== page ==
Insulin Safety Center

What else do I need to know?

Unexpected Glucose Readings

If you are getting unexpected results from your glucose readings despite following all of the instructions in your glucometer's user manual, there  may be a reason for this. The high reading may be related to an unintended mishap with your insulin or device. Below are a few "mishaps" we have learned about that have contributed to unexpected high glucose levels.

Digital Numbers and Position of Glucometer Can Result in Inaccurate Readings

Cases have been reported of individuals who believed they were suffering from increased blood sugars, even though they did not feel any symptoms. The unsuspecting problem is individuals, who in error, read the glucose meter upside down. If a glucose meter is displayed in digital numbers like a computer, digits such as six may appear to be a nine when read upside down, and the digit nine may appear to be a six when read upside down. For example, numbers such as 165 can be read upside down as 591, and the number 195 can be read upside down was 561. To avoid this problem, make sure you or any family member (especially for elderly users with poor eyesight) understand where the top and bottom of the glucose reader is.

Certain Drug Products Combined With Certain Blood Glucose Monitoring Strips Can Cause Serious Errors

Some blood glucose monitoring strips use the enzyme glucose dehydrogenase pyrroloquinoline quinone (GDH-PQQ). Test strips using GDH-PQQ technology cannot distinguish between glucose and non-glucose sugars (galactose, maltose and xylose). Individuals who are receiving products or therapies which contain non-glucose sugars should not use glucometers that use the GDH-PQQ technology. Doing so will result in inaccurate high readings caused by a reaction from these three compounds. If a diabetic patient then takes too much insulin, as a result of a falsely elevated reading, it could lead to abnormally low blood sugar (hypoglycemia), coma, or even death.

The products or therapies which may increase non-glucose sugars in the bloodstream are given intravenously (IV) or by a catheter used for peritoneal dialysis. The drugs and therapies available in the U.S. that cause the false readings are listed below:

• Extraneal (icedextrin) peritoneal dialysis solution

• Some immunoglobulins: Octagam 5%, WinRho SDF Liquid, Vaccinia Immune Globulin Intravenous(Human), and HepaGamB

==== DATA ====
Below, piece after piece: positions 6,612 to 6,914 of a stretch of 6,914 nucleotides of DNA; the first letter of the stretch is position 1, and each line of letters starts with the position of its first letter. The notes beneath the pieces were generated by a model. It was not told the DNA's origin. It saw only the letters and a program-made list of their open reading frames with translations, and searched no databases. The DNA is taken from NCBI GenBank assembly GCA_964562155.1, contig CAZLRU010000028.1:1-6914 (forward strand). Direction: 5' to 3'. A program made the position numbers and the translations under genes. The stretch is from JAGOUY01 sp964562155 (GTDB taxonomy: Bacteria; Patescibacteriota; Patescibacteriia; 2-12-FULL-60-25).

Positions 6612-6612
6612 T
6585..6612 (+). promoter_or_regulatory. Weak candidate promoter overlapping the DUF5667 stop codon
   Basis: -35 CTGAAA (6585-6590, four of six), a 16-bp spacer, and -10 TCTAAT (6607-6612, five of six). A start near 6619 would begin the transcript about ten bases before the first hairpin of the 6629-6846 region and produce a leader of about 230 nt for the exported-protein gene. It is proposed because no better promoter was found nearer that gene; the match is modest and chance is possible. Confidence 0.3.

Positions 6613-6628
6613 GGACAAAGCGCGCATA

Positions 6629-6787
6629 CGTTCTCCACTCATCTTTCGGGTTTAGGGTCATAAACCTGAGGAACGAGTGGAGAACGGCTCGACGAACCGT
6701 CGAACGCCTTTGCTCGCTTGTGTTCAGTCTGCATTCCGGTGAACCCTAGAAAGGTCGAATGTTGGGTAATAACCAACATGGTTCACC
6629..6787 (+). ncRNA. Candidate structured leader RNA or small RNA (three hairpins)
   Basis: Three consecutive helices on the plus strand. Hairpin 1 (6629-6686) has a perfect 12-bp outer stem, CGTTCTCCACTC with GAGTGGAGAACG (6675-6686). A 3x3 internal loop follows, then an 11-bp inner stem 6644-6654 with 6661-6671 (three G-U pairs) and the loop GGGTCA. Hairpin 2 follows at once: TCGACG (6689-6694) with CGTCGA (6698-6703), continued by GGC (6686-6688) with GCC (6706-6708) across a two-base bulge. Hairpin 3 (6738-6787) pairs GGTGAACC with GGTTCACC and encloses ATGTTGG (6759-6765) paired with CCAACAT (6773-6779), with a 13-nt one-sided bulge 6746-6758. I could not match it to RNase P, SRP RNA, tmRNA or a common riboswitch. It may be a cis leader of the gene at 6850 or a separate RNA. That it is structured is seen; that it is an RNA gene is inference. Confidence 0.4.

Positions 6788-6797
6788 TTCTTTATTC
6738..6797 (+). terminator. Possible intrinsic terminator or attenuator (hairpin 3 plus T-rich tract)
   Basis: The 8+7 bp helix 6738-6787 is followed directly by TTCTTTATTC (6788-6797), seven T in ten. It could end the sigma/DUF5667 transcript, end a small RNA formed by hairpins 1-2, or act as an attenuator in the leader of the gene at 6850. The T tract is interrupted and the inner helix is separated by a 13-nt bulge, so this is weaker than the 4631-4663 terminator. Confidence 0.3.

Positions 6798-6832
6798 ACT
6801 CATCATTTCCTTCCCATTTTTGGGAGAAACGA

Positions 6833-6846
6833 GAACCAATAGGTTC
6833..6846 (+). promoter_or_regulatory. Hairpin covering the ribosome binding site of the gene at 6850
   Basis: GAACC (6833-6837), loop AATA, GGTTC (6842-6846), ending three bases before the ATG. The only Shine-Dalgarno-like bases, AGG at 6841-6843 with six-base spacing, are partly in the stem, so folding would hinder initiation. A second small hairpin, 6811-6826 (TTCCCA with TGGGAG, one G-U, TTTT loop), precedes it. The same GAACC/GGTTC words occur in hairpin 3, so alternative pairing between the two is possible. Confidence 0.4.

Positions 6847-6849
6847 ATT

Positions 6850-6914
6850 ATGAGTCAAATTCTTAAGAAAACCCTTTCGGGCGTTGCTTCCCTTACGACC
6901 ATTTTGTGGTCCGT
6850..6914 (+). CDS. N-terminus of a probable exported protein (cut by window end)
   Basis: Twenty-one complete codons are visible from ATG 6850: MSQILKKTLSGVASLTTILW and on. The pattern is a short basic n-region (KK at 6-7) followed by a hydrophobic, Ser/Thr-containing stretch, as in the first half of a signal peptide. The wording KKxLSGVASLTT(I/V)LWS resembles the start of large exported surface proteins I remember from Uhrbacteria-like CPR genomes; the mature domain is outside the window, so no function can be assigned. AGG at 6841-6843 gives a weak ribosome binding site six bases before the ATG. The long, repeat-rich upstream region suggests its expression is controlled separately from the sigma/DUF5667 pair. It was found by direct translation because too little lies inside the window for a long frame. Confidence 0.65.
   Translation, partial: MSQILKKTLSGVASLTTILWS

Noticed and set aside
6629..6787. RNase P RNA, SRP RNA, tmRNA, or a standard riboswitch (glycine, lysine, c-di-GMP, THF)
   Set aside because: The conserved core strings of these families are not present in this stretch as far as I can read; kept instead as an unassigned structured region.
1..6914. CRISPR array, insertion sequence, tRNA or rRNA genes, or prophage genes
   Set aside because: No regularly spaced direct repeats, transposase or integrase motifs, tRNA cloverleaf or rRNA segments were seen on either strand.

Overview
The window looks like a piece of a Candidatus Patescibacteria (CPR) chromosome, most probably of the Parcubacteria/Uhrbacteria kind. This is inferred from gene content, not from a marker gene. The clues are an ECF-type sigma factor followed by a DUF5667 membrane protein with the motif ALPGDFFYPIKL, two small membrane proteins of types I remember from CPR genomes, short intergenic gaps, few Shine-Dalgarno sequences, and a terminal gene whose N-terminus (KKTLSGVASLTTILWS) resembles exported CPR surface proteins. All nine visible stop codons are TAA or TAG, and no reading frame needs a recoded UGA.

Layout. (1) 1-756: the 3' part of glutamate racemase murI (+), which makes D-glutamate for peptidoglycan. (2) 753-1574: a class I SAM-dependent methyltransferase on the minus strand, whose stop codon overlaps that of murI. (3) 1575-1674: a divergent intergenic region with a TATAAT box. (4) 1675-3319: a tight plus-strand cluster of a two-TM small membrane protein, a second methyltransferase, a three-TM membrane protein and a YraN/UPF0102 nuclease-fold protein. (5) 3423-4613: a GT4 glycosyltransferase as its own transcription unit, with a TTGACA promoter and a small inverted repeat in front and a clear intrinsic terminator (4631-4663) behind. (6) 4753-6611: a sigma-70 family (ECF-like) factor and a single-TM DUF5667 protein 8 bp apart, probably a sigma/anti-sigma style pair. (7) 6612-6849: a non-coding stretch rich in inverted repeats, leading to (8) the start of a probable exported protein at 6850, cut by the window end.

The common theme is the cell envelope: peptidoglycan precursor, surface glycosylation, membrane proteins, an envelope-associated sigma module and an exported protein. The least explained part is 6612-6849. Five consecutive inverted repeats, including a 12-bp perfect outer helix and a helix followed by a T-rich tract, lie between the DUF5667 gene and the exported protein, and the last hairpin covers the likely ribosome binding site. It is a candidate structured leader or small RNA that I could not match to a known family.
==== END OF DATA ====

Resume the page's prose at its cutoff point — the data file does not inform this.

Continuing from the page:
• Orencia (abatacept)

• Adept adhesion reduction solution (4% icodextrin)

• BEXXAR radioimmunotherapy agent

• Any product containing, or metabolized into maltose, galactose or xylose.

If you or a family member are diabetic and receive any of the products above, confirm the method used for both the glucose monitor and the test strips you use by reviewing the product information included with the glucose monitor and test strips or contacting the manufacturer of the products.

Heat Exposure

Although most veteran insulin users are aware that heat exposure can effect the stability and potency of insulin, there are circumstances when you may not even be aware that your insulin has been exposed to excessive heat. Additionally, it is important to remember that heat-exposed insulin may not look any different. So, if you are experiencing unexpected high glucose levels, it is important to consider excessive heat as a contributing factor.

Many reports from consumers show instances where heat was the unsuspecting culprit. For instance, a child removed her insulin cartridge and placed it in a shaded area while swimming. After replacing her pump, she developed severe hyperglycemia despite increasing her insulin dose. Finally, after replacing her insulin cartridge, her blood sugars normalized. The insulin, although not exposed to direct sunlight, became warm enough to cause a significant decrease in its potency.

Another pump user, according to Diabetes in Control, discovered her heated water-bed as the culprit. This patient suddenly started experiencing hypoglycemia in the morning, 30 minutes after rising, but before her morning bolus insulin dose before breakfast. Although it was later determined the potency of her insulin was not affected, the heat of the water-bed likely caused an expansion of the tubing causing a bolus of insulin when the tubing cooled. This sudden hypoglycemia resolved when the patient switched to a regular mattress.

Individuals who use insulin pumps may be more prone to the unsuspecting effects of heat because of possibilities of the insulin interacting with the plastic tubing or environmental reasons. Although, no scientific studies have concluded this, many experienced and reliable insulin pump users have given first hand reports of this on popular insulin-user blogs.